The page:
Two Aspiring Rappers Charged With Operating Sex-Trafficking Ring In Chicago And Suburbs
CHICAGO — Two members of a Chicago-area rap group have been charged with using violence and coercion to force females to engage in prostitution, federal authorities announced today.
SAMUEL NICHOLS and CHARLES FEARS are each charged with one count of engaging in sex trafficking by force, fraud and coercion, according to a criminal complaint and affidavit filed in U.S. District Court in Chicago. The pair worked together to recruit females, including minors, to engage in the commercial sex business, the complaint states.
In order to solicit customers, Nichols and Fears posted advertisements on the website Backpage.com that featured photographs of the females wearing lingerie and posing in sexual positions, according to the complaint. Nichols and Fears provided the females with cellular telephones and instructed them to answer calls and schedule meetings with Backpage.com customers, according to the complaint. The meetings primarily occurred in motels in various suburbs, including Naperville, Downers Grove, Schaumburg, Lansing, Harvey, Alsip and Joliet, according to the complaint.
After performing sex acts for money, the females gave the proceeds to Nichols and Fears, the complaint states.
Fears, 22, of Chicago, was arrested this morning. He made an initial court appearance today and is scheduled for a detention hearing at 11:00 am on January 22, 2016 before U.S. Magistrate Judge Kim.
Nichols, 30, formerly of Chicago, was arrested in Tennessee and ordered removed in custody to Chicago.
According to the complaint, Nichols and Fears carried firearms and would often hit, slap and choke the females who worked for them, including one incident in which Nichols beat a female so badly she had to be hospitalized. The pair also supplied the females with drugs and alcohol to help them participate in committing the sex acts, the complaint states.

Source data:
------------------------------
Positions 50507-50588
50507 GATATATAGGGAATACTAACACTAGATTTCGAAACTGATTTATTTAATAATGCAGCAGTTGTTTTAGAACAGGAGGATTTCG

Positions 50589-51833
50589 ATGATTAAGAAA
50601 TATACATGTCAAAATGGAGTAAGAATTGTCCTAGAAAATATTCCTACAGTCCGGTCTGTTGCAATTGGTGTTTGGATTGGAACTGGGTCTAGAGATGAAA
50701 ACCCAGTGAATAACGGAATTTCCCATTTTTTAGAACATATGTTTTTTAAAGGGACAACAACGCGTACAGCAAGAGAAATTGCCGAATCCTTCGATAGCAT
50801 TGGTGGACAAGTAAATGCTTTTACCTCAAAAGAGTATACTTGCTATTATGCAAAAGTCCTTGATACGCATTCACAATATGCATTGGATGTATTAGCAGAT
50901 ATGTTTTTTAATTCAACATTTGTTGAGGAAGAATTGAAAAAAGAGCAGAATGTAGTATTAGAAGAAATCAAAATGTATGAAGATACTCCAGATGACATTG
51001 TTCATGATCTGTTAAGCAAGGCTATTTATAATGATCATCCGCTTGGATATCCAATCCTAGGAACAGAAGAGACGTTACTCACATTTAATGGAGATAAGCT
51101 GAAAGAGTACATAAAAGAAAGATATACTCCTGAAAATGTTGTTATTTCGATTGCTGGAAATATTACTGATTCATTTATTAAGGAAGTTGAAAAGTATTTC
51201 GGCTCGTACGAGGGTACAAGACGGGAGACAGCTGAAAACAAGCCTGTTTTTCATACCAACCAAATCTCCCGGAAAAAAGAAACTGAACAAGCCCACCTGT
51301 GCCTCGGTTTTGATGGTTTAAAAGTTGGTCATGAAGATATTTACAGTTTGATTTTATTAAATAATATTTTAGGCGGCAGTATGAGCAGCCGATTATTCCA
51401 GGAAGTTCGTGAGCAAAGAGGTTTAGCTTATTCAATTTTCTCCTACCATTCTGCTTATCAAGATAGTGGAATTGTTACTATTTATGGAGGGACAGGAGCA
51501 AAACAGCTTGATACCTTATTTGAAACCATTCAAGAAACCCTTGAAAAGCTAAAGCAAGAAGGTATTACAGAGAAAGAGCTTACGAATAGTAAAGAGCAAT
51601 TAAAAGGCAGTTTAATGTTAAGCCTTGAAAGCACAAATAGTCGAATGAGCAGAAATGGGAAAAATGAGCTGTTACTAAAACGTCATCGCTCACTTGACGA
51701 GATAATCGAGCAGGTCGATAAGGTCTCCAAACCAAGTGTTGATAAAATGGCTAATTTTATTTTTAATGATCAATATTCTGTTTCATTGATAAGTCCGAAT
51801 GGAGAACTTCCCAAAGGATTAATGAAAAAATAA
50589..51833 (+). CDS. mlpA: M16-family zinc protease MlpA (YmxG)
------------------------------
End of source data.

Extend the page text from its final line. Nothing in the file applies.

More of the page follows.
According to the complaint, Nichols and Fears are members of a Chicago-area rap music group called “Hit Squad.” The group, not to be confused with the 1990s East Coast-based hip hop collective of the same name, posts videos of their music on websites such as YouTube.com, the complaint states.
The charge of sex trafficking by force, fraud or coercion is punishable by a mandatory minimum of 15 years in prison and a maximum of life in prison. If convicted, the Court must impose a reasonable sentence under federal statutes and the advisory United States Sentencing Guidelines.
The public is reminded that a complaint is not evidence of guilt. The defendants are presumed innocent and are entitled to a fair trial at which the government has the burden of proving guilt beyond a reasonable doubt.
The charges were announced by Zachary T. Fardon, United States Attorney for the Northern District of Illinois; and Michael J. Anderson, Special Agent in Charge of the Chicago Office of the Federal Bureau of Investigation and the Carol Stream Police Department, in coordination with the Cook County Human Trafficking Task Force.
The government is represented by Assistant U.S. Attorneys Sarah Streicker, Michelle Petersen and Libby Pozolo.